Chris Shiflett is probably known to most as the superstar guitar player with American stadium rockers Foo Fighters. But the axe man has been pursuing his own solo career for a number of years now, putting out Country and Americana-influenced records.
Ahead of kicking off a summer of madness, hitting up the festival circuit with Foo Fighters, Shiflett took the time out for some tiny London acoustic shows to showcase his other side as well as sitting down with RockShot Music Magazine to chat about his adventures into Country, being a busy dad and his new record West Coast Town.
Chris, how did tonight’s Water Rats show come about?
I emailed our booking agent over here to try to find a couple of shows because I knew I had a couple of days heading into this tour. The one with Nic [Cester of Jet] came up and we had to get in on that. We had to find another place and the only thing that I wanted, put me in the smallest room you can find.
Is part of the ambition of your music to play for people who are finishing up work and having a few beers and have one guy drive the entertainment?
Certainly, if you’re thinking in terms of the Honky-Tonks up in Bakersfield, the farm workers and guys working in the oilfields, that’s definitely at the heart of where honky-tonk comes from for sure. They say that Country music out of Nashville came from the church but Country music on the west coast came out of the Honky-Tonks.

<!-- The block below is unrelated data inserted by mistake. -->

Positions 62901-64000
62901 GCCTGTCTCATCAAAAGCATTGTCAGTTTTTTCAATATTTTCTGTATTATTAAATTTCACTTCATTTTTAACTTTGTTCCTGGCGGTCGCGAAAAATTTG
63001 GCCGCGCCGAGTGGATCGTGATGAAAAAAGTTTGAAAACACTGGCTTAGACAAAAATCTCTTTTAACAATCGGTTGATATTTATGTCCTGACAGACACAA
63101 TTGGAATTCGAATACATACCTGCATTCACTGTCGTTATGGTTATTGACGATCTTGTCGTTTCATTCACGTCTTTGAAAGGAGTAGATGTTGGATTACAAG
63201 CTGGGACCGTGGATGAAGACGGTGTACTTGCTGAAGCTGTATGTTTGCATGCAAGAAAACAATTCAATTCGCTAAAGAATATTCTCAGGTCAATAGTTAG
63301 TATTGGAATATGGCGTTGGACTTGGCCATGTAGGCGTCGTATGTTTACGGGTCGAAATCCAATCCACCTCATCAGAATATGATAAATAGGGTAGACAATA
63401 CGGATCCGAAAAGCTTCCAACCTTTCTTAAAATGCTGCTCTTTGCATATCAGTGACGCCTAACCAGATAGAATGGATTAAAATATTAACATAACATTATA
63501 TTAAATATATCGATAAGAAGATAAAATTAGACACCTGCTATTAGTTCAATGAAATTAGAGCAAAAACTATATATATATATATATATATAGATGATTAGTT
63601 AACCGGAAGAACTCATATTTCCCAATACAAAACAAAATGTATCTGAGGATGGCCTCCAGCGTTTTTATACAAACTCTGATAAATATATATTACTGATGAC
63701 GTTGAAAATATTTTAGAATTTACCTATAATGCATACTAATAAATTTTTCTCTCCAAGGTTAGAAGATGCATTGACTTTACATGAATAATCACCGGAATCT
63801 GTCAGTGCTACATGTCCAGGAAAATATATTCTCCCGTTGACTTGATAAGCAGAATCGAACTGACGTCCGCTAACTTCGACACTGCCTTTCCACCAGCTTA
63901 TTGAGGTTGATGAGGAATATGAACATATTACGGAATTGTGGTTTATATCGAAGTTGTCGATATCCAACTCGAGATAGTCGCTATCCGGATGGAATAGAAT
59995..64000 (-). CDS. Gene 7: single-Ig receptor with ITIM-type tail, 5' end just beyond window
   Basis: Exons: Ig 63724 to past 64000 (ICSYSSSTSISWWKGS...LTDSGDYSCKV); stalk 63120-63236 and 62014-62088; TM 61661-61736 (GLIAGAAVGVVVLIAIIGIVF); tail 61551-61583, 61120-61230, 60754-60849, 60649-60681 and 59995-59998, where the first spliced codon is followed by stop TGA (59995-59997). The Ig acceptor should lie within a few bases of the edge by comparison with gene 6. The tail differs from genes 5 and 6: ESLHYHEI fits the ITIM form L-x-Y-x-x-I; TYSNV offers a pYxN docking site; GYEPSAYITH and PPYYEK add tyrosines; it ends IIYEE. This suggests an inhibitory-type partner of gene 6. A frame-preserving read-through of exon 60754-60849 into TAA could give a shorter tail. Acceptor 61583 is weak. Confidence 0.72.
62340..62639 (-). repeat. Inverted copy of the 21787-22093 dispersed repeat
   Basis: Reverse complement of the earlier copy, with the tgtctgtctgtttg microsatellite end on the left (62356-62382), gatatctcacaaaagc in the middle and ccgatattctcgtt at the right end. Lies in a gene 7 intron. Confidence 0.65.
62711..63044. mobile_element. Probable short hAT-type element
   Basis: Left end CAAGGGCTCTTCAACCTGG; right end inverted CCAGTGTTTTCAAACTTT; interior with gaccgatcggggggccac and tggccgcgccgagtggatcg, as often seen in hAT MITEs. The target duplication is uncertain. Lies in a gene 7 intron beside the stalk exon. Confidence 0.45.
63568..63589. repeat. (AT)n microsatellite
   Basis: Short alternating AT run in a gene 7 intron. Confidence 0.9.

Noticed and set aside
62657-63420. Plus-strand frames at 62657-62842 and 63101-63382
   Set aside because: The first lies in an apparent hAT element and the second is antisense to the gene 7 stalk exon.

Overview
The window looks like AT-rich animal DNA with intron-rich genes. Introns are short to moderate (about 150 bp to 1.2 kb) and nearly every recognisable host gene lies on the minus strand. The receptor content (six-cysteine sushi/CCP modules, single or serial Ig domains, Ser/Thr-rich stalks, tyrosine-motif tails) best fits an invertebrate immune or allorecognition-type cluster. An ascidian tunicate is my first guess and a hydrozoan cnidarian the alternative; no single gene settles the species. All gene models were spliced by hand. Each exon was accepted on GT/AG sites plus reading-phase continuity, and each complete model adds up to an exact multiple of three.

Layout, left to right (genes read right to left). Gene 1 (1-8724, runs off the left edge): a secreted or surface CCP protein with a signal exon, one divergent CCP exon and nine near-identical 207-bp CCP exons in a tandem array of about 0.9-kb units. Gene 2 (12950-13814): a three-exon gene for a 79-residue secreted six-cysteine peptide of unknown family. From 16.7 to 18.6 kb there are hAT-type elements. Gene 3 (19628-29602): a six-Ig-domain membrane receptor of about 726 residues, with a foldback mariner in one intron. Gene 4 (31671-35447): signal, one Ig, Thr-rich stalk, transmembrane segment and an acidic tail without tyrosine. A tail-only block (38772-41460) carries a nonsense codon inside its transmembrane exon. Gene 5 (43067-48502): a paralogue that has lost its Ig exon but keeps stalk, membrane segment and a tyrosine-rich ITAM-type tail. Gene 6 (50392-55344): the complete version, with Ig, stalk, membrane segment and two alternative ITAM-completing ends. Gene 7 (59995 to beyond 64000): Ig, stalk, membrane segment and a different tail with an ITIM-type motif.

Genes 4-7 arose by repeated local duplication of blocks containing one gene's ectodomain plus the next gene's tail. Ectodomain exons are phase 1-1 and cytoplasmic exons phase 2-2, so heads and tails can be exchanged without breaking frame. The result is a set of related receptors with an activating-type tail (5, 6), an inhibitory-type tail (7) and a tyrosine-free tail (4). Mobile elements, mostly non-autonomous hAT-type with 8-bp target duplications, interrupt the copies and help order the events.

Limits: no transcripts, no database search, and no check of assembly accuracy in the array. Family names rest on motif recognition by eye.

Is that where this style of music comes from?
It’s interesting playing acoustic shows, normally I would do this with a full band. The songs were written on just an acoustic guitar but that’s definitely not how I’m used to performing them, so it’s exciting. I would listen to what Dave Cobb [producer/rhythm guitarist] plays on the record, he played all the acoustic guitar on there, and it’s more strummy. I was doing more of the lead stuff and I can’t really do that and sing at the same time.
So tell us a little about your song-writing process, I understand that you worked with Brian Whelan on some of the songs on West Coast Town?
Whelan’s a good friend of mine but I’m a huge fan of him as a singer and a song-writer. I think we co-wrote four tunes on the record and they were songs that I had gotten as far as I could get them. Brian helped a lot, he changed just the odd chord here and there, maybe simplify this part, change the vocal melody a little bit. I haven’t done a lot of co-writing but because me and Brian are friends and have played together through the years, it’s comfortable.
And how about some of the themes, there are comedy mentions of drugs, smoking and alcohol?